Medicine imports can be done safely for the individual, but will they be done wisely?
Modern telecommunications and shipping networks have simplified the process of buying almost anything from overseas via the web. However, it remains illegal to import medicines without explicit authorization from the Food and Drug Administration. While the US government does not generally enforce this prohibition in cases of limited personal use, the restriction remains, and the practice is widely discouraged. Under the banner of patient safety, industry-backed lobby groups have successfully advocated for search engines such as Google and Bing to discourage people from buying overseas. Further, payment organizations such as MasterCard, PayPal, and Visa — and delivery companies such as FedEx and the US Postal Service — are being pushed by government bodies to make purchasing and delivery from foreign sites more difficult.
This problem has worsened because of recent responses to the opioid epidemic, which are fueled in part by the pharmaceutical industry. They are the same group that benefits from the current restrictive system. However, a growing body of evidence, including empirical evidence from my new report, demonstrates that foreign pharmacies credentialed by independent groups sell safe medicines. Furthermore, as high drug prices increasingly come to dominate conversations on health reform, politicians on both the left and right are beginning to see the benefits of limited personal importation.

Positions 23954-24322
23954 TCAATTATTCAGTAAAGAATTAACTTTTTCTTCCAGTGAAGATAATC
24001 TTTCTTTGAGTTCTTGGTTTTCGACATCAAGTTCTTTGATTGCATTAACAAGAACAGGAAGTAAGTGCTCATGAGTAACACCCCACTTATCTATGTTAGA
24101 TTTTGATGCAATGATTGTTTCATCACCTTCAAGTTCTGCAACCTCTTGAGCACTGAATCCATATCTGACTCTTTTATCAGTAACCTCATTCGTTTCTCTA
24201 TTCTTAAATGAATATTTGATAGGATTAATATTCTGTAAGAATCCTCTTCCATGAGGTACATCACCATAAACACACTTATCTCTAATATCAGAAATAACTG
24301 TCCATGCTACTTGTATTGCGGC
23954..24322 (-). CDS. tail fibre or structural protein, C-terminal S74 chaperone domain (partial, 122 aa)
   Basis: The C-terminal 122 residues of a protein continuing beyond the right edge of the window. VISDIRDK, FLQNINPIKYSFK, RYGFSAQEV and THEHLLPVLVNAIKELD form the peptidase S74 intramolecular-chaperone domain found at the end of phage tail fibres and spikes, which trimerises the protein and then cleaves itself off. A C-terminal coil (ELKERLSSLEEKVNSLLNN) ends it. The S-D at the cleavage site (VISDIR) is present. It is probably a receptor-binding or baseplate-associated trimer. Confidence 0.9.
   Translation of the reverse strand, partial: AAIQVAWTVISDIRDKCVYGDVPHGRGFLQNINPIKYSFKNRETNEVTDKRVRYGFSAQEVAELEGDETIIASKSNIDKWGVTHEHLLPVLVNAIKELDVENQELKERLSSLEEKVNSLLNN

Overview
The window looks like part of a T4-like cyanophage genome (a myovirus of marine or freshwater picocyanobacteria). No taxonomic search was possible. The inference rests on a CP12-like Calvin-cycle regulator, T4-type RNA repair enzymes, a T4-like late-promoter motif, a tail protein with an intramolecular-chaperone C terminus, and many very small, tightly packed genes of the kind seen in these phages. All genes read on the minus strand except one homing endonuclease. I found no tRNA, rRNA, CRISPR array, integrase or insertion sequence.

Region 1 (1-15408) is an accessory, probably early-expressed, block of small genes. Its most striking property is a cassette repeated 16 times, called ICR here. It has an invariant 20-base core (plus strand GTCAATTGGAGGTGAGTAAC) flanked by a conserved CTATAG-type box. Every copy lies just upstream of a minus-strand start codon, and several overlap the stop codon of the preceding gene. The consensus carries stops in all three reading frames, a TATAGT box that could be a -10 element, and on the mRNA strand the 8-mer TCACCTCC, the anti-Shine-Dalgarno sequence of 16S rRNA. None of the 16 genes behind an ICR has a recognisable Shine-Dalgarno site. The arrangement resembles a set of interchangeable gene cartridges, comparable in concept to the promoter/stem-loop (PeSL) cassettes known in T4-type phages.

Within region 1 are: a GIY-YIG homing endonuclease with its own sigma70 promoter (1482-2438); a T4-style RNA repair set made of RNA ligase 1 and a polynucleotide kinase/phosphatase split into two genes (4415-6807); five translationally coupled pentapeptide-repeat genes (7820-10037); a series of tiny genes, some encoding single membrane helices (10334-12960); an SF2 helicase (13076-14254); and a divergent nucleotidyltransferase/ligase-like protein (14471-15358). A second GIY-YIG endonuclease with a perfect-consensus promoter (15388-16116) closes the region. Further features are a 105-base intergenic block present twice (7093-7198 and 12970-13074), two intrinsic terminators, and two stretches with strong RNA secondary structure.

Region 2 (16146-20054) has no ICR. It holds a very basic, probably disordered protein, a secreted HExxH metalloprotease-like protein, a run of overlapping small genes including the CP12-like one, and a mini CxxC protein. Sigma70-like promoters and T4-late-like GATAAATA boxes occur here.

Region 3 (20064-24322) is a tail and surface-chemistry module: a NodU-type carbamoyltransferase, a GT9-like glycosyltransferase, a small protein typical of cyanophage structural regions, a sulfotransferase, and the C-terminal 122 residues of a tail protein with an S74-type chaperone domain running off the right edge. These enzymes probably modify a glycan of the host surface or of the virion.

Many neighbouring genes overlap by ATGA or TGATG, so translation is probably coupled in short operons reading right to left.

Unfortunately, the debate has been taken over by those seeking to undermine the differential pricing system of the pharma industry by pushing for wholesale importation. Efforts in Democrat–controlled Vermont and Republican–controlled Florida have advanced the furthest to allow such importation.
As my report argues, importation has been made illegal not on behalf of patient safety, but economics. The same logic that justifies global price discrimination for pharmaceutical products applies within and among countries. Through this argument, I show that it is both equitable and efficient for underinsured (usually low-income) Americans to pay less than they currently do and, further, that personal importation achieves this aim without overhauling America’s existing drug framework or compromising patient safety.
Tweaking the current system to give underinsured patients access to medicines from overseas is beneficial. Undermining the current system by allowing wholesale importation is not.